I cannot be more pleased with the support I have received from Damac and the Trump Organisation. Since my last visit here in September, our team here has done a fantastic job really, said Hanse, who flew in from Miami after the re-launch of the Blue Monster at Doral, the golf course that hosts the WGC-Cadillac Championship. Since the announcement in May last year, we have been able to get straight on to the site and already the driving range and holes 10 & 11 are grassed, one lake is filled and shaping work is well underway on holes 2 through to 6. From a distance, I have been delighted with the way the course is coming along, and I am very excited to get back on the course with the guys and help to personally shape this special course. The elevation changes and the wadi look that Hanse wanted to achieve for the course is already visible, but what is also clear is that most of the challenges would be centred around the greens. The landing areas are wide, 50 to 60 yards on most holes, but it would be important how you place your tee shot because that would make your approach shots easier or tougher. The width will make the golf course very playable, but to score well, you have to be very refined on and around the greens, said Hanse. Most greens are a bit irregular shaped, and they give several options for hole locations.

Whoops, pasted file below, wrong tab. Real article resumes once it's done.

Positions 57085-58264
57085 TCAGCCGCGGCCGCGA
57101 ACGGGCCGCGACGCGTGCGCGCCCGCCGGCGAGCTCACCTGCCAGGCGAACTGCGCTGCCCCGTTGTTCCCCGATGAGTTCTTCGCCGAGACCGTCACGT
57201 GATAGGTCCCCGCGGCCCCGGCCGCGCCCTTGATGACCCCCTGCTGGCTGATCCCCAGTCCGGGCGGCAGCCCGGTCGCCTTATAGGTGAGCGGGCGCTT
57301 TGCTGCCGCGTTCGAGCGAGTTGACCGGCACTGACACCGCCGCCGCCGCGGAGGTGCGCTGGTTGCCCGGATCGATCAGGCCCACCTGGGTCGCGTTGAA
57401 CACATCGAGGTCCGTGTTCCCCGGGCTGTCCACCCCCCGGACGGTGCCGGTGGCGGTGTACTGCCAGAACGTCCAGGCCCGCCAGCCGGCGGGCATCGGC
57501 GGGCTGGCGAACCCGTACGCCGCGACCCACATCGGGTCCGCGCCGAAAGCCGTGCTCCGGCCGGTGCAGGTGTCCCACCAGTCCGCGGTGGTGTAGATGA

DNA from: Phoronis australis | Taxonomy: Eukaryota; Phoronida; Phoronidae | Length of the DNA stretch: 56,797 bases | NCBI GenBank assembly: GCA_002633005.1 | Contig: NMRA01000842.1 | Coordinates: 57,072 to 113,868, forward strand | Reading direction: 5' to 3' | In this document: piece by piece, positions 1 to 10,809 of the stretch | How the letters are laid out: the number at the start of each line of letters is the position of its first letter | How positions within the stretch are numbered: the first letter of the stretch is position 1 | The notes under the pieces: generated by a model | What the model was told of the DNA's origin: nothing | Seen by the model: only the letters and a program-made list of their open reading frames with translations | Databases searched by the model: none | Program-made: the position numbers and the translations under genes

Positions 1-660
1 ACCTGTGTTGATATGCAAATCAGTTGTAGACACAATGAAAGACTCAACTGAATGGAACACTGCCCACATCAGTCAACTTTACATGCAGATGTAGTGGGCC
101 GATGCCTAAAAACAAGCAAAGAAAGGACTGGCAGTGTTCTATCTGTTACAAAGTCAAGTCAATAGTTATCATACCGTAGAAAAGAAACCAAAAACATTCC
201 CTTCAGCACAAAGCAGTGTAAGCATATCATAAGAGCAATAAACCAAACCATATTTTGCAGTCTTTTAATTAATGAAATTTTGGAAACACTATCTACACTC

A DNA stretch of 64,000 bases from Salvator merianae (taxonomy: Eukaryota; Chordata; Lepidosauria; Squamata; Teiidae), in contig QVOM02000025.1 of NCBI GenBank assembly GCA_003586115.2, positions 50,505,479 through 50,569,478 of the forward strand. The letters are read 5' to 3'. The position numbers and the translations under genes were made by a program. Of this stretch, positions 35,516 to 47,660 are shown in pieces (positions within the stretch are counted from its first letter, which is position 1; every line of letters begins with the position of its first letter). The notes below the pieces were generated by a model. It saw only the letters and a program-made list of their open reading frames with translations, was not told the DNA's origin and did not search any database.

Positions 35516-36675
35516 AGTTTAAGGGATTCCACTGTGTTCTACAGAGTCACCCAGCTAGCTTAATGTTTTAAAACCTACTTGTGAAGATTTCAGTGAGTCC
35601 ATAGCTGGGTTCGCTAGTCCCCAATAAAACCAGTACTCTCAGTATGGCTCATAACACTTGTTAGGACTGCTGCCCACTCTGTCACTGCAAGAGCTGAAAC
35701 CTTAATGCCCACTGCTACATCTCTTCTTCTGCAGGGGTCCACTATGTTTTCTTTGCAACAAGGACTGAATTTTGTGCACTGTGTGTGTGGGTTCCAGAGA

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Golf club members fear land loss, top-up fees
Briefings have been scheduled on Sunday for members of four clubs – Singapore Island Country Club (SICC), Keppel Club, Tanah Merah Country Club (TMCC) and the National Service Resort and Country Club (NSRCC) in Changi. Representatives of government agencies will meet members. Other clubs with less than a decade left on their leases include Seletar Country Club, Sentosa Golf Club, Changi Golf Club and Orchid Country Club. Businessman Charles Tan, a member of SICC and Keppel Club, said a major concern for him is the possible top-up fee if the clubs’ leases are extended.
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